New treatment regimens for gonorrhea discovered
The first combination of existing drugs was an injectable combination of gentamicin and oral azithromycin. The research showed that the injencttable combination was 100 percent effective in treating genital gonorrhea. The other combination, oral gemifloxacin and oral azithromycin, was taken orally and found to be 99.5 effective.
These trial results are an exciting step in the right direction in the fight against drug-resistant gonorrhea," Gail Bolan, director of CDC's Division of STD Prevention, said. "But patients need more oral options with fewer side effects. It is imperative that researchers and pharmaceutical companies prioritize research to continue to identify new, effective, better-tolerated drugs and drug combinations."
The National Institute of Allergy and Infectious Diseases sponsored the Phase IV clinical trial. The trial began in 2010 and enrolled 401 men and women from the ages of 15 to 60. The study was conducted in Baltimore, Birmingham, Los Angeles, Pittsburgh and San Francisco.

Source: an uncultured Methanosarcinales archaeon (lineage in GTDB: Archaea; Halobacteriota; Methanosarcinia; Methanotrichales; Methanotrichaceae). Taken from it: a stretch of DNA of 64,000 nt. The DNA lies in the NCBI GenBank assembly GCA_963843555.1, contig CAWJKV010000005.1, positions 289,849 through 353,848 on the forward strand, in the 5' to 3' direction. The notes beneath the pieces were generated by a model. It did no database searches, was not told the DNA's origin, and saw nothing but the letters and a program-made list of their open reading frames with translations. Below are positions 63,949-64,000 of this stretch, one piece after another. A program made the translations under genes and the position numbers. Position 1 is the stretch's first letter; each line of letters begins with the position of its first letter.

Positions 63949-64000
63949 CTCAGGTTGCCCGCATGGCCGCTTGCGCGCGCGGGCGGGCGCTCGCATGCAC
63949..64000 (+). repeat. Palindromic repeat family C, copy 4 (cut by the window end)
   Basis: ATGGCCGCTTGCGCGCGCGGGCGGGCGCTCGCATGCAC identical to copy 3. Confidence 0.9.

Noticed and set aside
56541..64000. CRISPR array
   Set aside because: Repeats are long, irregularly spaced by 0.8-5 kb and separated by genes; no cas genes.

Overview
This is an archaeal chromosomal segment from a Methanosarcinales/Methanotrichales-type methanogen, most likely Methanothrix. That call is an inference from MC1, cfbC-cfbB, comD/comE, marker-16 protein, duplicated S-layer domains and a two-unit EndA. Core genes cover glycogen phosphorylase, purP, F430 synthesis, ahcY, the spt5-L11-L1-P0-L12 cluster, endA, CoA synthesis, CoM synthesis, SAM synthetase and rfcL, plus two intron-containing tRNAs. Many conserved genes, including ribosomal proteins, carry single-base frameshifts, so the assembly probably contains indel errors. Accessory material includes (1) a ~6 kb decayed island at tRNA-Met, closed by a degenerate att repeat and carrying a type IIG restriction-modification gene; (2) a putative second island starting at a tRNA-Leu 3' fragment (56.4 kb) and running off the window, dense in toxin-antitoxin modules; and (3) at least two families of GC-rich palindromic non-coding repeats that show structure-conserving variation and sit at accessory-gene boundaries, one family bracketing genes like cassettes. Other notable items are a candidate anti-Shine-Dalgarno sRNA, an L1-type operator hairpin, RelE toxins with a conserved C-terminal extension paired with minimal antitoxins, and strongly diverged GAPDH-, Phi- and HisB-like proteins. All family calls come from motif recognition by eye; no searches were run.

"In addition to developing new treatment options, additional measures to stay ahead of resistant gonorrhea are critical," Anthony S. Fauci, director of NIH's National Institute of Allergy and Infectious Diseases, said. "For example, a point-of-care drug susceptibility test would help providers know-at the time of diagnosis-which treatment regimen will be most effective. Progress toward a vaccine is urgently needed."